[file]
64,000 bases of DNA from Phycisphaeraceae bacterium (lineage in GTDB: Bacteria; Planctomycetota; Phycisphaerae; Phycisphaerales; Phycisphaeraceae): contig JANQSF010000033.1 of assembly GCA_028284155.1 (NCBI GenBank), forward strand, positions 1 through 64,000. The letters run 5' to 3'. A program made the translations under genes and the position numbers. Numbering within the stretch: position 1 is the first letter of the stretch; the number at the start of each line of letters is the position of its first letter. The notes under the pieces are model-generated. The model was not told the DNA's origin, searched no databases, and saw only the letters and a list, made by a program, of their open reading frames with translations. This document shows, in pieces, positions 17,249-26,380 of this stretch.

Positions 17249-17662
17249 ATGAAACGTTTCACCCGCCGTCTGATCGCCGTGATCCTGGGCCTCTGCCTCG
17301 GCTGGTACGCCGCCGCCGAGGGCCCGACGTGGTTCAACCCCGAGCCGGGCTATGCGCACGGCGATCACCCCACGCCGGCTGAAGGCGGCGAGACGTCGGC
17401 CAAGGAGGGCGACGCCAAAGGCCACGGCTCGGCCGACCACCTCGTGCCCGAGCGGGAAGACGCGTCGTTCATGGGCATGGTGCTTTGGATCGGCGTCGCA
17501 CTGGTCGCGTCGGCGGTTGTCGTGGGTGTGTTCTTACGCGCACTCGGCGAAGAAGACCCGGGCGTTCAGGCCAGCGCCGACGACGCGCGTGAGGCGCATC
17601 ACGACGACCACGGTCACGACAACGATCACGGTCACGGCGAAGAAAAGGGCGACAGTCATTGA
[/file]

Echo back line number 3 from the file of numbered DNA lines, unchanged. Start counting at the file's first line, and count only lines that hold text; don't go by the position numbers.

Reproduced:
17249 ATGAAACGTTTCACCCGCCGTCTGATCGCCGTGATCCTGGGCCTCTGCCTCG